“Seek first the kingdom of God.” Matthew 6:33
City Slickers came out in 1991 and provided all of us young preachers at the time a wonderful illustration about what is most important in life. Mitch (Billy Crystal), an aging yuppie, is beginning to come to grips with the fact that his increasingly busy life is increasingly meaningless. With two equally confused friends he goes on a two-week cattle drive in the hope of figuring out life.
The trail boss for the cattle drive, Curly (Jack Palance, a man so craggy you’d think he was the offspring of a butte and a mesa), is accustomed to these aging, empty baby-boomers coming out west to “find themselves” in two weeks. They spend 50 weeks a year getting their lives all tied up in knots and think that a cattle drive will help them untie everything.
As Mitch and Curly ride together chasing down some strays, they have the talk that gave rise to “the illustration.” Curly stops and asks the confused Mitch, “Do you know what the secret of life is?” Mitch, intrigued and hopeful, responds “No. What is it?” Curly holds up one finger and says “This…One thing. Just one thing…Stick to that and everything else don’t mean ____.” You can fill in your own word for dung there.
Mitch wants the answer to a question he can’t even form yet. Curly has an answer that Mitch probably can’t hear yet. So, when pressed about what the one thing is, Curly replies “You’ve got to figure that out for yourself.”
What would Jesus say to Mitch?
He might respond with some words from the Sermon on the Mount about priorities. “If your eye is single, then your body will be full of light. If it is not, then your whole body will be full of darkness” (Matt. 6:22-23). Jesus was talking about focus. You have to be focused on “the one thing” or else other things will overwhelm and frustrate you.
He might have gone on to talk about serving one master. The choice is between God (the one thing) and mammon (everything else that doesn’t mean _____) (Matt. 6:24).
He may have concluded with “seek first the kingdom of God and His righteousness and everything else will be added to you” (Matt. 6:33). In other words, once you figure out the priority of “the one thing” everything else begins to make sense.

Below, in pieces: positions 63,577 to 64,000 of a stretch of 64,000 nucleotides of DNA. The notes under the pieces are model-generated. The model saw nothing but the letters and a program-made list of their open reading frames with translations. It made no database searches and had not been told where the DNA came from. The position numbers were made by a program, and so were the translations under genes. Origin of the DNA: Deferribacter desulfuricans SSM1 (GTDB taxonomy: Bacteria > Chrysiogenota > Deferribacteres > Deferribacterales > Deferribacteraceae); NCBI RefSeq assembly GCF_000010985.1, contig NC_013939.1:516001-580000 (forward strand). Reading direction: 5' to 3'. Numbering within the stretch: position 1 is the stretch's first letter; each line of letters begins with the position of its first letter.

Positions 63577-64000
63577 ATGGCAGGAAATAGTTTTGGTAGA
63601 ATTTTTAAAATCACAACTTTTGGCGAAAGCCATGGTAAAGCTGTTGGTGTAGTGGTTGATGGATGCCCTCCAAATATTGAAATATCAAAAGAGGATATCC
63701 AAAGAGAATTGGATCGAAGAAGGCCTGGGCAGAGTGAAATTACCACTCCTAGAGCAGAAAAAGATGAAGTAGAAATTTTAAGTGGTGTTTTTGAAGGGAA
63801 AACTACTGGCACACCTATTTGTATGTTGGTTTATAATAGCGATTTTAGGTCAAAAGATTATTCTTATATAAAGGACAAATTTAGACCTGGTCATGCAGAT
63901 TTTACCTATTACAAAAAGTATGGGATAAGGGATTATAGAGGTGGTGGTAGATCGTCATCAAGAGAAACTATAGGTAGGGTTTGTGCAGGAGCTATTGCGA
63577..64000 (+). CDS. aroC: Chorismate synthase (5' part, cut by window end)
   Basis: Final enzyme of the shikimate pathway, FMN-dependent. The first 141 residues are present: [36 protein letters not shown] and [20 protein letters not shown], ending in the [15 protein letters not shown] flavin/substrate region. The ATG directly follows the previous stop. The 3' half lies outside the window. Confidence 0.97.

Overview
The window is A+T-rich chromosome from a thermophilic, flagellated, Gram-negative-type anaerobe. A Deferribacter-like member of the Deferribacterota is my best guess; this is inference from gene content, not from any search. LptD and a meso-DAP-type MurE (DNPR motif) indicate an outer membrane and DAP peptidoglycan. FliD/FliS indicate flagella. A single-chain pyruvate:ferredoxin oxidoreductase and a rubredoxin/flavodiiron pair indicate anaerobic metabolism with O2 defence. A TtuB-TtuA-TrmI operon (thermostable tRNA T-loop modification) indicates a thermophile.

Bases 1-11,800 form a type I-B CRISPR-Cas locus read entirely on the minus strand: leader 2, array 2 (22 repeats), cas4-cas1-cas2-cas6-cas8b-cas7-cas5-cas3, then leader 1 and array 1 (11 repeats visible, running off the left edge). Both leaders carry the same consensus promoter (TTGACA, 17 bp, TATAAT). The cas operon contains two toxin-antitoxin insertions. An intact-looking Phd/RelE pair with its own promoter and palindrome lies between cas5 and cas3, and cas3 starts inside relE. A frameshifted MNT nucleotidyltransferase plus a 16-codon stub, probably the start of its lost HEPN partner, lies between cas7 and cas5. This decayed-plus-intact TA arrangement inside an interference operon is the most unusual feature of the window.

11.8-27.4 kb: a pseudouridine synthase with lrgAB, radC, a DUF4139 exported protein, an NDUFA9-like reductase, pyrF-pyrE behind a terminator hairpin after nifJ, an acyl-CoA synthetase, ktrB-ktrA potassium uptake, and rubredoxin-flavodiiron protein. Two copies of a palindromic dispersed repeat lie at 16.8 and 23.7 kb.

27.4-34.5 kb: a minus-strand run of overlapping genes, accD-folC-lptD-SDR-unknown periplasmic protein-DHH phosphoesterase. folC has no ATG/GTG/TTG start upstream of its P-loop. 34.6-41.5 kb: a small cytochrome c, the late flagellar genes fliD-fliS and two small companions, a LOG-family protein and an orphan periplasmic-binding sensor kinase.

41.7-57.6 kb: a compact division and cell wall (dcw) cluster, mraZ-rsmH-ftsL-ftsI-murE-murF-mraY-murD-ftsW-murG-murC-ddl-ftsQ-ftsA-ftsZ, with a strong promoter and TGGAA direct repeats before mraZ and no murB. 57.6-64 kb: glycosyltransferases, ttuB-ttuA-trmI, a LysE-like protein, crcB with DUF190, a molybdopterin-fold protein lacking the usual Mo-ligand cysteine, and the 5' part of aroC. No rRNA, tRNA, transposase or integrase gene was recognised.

So, Curly got a lot right. Everyone needs “the one thing.” It’s unquestionably the case, that if we find the north star, we will be able to navigate through life better. Find a foundation on which to build, an axis around which to revolve and life will improve. Focus helps you jettison a great many unhealthy attachments.
But that general principle is NOT the ultimate answer from a Christian perspective. Jesus made Himself “the one thing.” He repeatedly said we need to follow Him, put Him first, forsake everything else, lose your life, take up your cross, learn of Me, etc. He IS the one thing. He is the Creator of all things and in Him all things hold together. We don’t get to decide that. We can only accept that.
Of course, a comedy about confused baby-boomers is not the place to make a highly Christocentric point, but let’s give Curly his due and recognize how right he gets it within the limits afforded him. You’ve got to find the one thing. But let’s firmly establish the next step Christianity offers: find the best thing and everything else makes sense for eternity.
Also, Curly is not quite right when he said “everything else don’t mean ____.” Everything else matters enormously. All the parts of our lives are important. Our families, work, relationships, sexuality, speech, finances, etc. are vitally important. It’s just that when we allow any of those things in the center, we eventually end up confused and empty but unsure why. For example, it seems I’ve been hearing since the 60’s some form of “if you had more and better sex then you’d really be happy.” I don’t want to attempt to imagine what more sex would look like in this sex-saturated culture, but I’m certain we’ve overdone it and missed the point.
In my office I have a picture of the north Rose Window of the Notre Dame Cathedral. Thirty-three feet in diameter, it’s one of the most beautiful windows in any cathedral anywhere. I can’t imagine what it would be like to stand before it, bathed in the graces of those wonderful colors. The window captures a little bit of heaven and gently bestows it upon us.
It depicts scores of scenes and saints that would be overwhelming in its complexity if not for the wonderful coherence of its design. In the middle of the Rose Window is Jesus being held by Mary. The message is clear: the beauty of the window, its harmony, all depend on Christ at the center. The stories make sense as long as Christ is the one thing. The same is true for us.
Soren Kierkegaard, 150 years or so before Curly, said a saint is someone whose life is about one thing. He went on to say that a saint’s life is “gathered.”
Our distorted insistence on creating our own meaning, our own happiness, our own lives has only created confused lives full of noisy fractures and loose threads. Life is simply not a DIY project, and it never was meant to be.
I think Jesus’ message to us today is captured in the Rose Window. When we search for meaning, happiness, and coherence in life, Jesus would not say “You’ve got to figure that out for yourself.” He’d want us to put Him in the center and strive to keep Him there.
Creating your own meaning and happiness sounds so attractive and empowering, but we’re unequal to that task. God will do for us what we cannot do for ourselves. And all those other things? They do matter, but we trust Jesus to add them to our lives in ways that bring order out of the chaos.
Dr. Terry Ellis
July 7, 2020